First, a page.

Leah said the development of the COVID-19 vaccine has made her less nervous and changed her perspective. She added that her mom, who works in health care, has already gotten her vaccine.
She hopes that the vaccine will eventually decrease COVID-19 case numbers on campus and make people “less concerned” about the pandemic.
“We should still follow our procedures, though, with masks and social distancing, but hopefully more people can get access to vaccinations and then we can be safer,” Leah said. “I think as we all get vaccinated and see its effects, then we can make our regulations be a little more lenient in the future.”
Leah said that the weather positively affected mental health, adding that when she can see the sun and the sky, it “definitely improves things.”
“Seasonal depression is a real thing,” she said, “and it definitely affects people. It had to have been even worse [for people who are] stuck at home.”
Looking forward, Messina believes that there is a sense of hope with the end of the pandemic in sight. While he expects a return to pre-COVID-19 levels of stress and anxiety, especially as social connections make a return, he also expects a sense of fear with the uncertainty and anxiety over the next big changes.
“We’ve already been through this once to some degree,” Messina said. “There’s the ‘What’s next?’ mentality that will kick in. With that comes a lot of worry, which increases our anxiety and stress, so I think we’ll hopefully see greater social connections, but I think we’re also going to see a lot more students that are probably going to be coming for services because of become back on campus and because of having to deal with this very traumatic experience over the past year.”
Where do we go from here?
Emily said she recognizes that “everyone is struggling right now, and we do need to take care of ourselves.” When she gets stressed and burnt out, she takes breaks and does things she enjoys, like being outside and hanging out with friends and family.
“I think knowing everybody’s in the same boat, but we’re there to help each other and talk through it,” she said. “That really helps a lot, and I would say I’m doing a lot better now.”
For self-care practices, Emily has been focusing specifically on creating a skincare routine and meditating. She said it’s also important to relax the mind as well, so she likes to complete crossword puzzles, read books and journal.
She emphasized social interaction as one of the main ways she alleviates stress.
“I have to talk to people,” she said. “I wear my emotions on my sleeve, and I cannot bottle it up because it makes me even more anxious and stressed out. I usually talk to my family or friends, and they really help to put things into perspective and calm me down a little bit.”
Leah said she’s had a decline in self-care recently but wants to get back into exercising like she used to.
“I just haven’t had the motivation, the energy in so long,” she said.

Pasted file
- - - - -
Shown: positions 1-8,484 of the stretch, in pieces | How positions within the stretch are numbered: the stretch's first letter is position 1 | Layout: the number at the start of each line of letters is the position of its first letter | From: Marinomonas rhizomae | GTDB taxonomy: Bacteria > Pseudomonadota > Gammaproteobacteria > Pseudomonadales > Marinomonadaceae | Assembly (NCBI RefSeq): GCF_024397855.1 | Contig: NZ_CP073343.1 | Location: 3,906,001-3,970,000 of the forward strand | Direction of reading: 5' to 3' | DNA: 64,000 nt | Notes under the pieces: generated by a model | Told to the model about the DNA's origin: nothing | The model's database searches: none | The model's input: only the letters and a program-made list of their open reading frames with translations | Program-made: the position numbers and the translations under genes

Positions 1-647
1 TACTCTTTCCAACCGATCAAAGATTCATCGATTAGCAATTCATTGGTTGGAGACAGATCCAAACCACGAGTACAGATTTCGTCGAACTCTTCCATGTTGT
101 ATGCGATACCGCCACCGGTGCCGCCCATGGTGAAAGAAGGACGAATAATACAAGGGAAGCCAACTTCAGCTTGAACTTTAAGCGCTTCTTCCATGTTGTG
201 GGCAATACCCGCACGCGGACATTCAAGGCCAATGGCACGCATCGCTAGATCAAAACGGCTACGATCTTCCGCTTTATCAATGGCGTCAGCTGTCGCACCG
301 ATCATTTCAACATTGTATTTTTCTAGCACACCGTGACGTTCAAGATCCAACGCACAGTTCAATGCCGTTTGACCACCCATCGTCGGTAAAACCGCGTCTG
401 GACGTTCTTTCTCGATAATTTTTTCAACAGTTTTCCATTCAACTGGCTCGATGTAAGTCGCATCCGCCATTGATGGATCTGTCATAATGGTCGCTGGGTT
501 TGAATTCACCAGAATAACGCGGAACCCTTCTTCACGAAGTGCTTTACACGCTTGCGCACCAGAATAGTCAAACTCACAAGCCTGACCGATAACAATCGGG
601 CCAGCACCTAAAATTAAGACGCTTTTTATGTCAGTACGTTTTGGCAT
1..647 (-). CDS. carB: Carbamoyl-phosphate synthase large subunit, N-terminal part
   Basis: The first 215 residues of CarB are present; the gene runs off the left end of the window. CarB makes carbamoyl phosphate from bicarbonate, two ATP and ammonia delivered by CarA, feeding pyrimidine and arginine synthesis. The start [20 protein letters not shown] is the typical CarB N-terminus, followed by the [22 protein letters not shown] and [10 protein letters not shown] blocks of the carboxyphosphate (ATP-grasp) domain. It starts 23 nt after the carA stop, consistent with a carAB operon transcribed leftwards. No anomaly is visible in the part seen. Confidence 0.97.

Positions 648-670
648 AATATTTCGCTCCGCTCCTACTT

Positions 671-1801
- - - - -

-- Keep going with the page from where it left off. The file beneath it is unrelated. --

But she said she likes to do face masks to maintain basic self-care. She also keeps her workspace clean and organized to make it easier to focus.
“For me, my workspace is my bedroom,” she said. “What I try to do to make it easier to sit and work is make sure that the floor is cleared at least. I also try to make sure that the laundry isn’t overflowing because if I can see it, it’s going to distract me.”
When Leah gets stressed, her go-to de-stressor is consuming any type of media, like watching movies, YouTube videos and listening to music.
Like Leah, Hannah also relies on digital content to continue interpersonal connections. For her, while she still missing physical connections with friends in person, she makes sure to schedule monthly movie nights and phone calls with friends.
“I think that’s been the hardest on my mental health, not being around my friends and other people,” Hannah said. “[It’s] just making time to either call my friend in between a class, or we set up like monthly movie nights where a few of us get on Netflix party or we get on Zoom or whatever and talk.”
For St. Claire, who is set to graduate from therapy next month, finds herself as an advocate, especially for showing the importance of medication in treatment for mental health.
“I had taken antidepressants and they had to be increased multiple times from the start of the pandemic to now,” St. Claire said. “I think that’s something that a lot of people are afraid of, but if you have an injury, you take medicine to get better. If you have a wound, you put medicine on it to make it better. Your brain is something that can get sick, and being able to allow yourself to do things to take care of it even more, I think a lot of people are really scared of that.”
And for Samantha, being in nature, especially as springtime is arriving, is part of her self-care. When she was inside, she used a yoga and meditation app daily for over two months.
“All I need is 10 minutes and that’s enough, just that moment to yourself, literally just being with yourself,” Samantha said.
At the counseling center, Messina emphasizes to students to remember that support is available and to not wait to get help when needed.
“I think the biggest thing for students is to not lose hope and don’t forget there’s people here to support them,” Messina said. “There is support available. We’re here just like every other office on campus, to make sure that students are doing well and that they have the tools to be successful here at Slippery Rock. If anyone’s struggling, don’t wait, make an appointment.”
For more information on resources available through SRU’s counseling center, call 724.738.2034, email firstname.lastname@example.org or visit SRU’s website.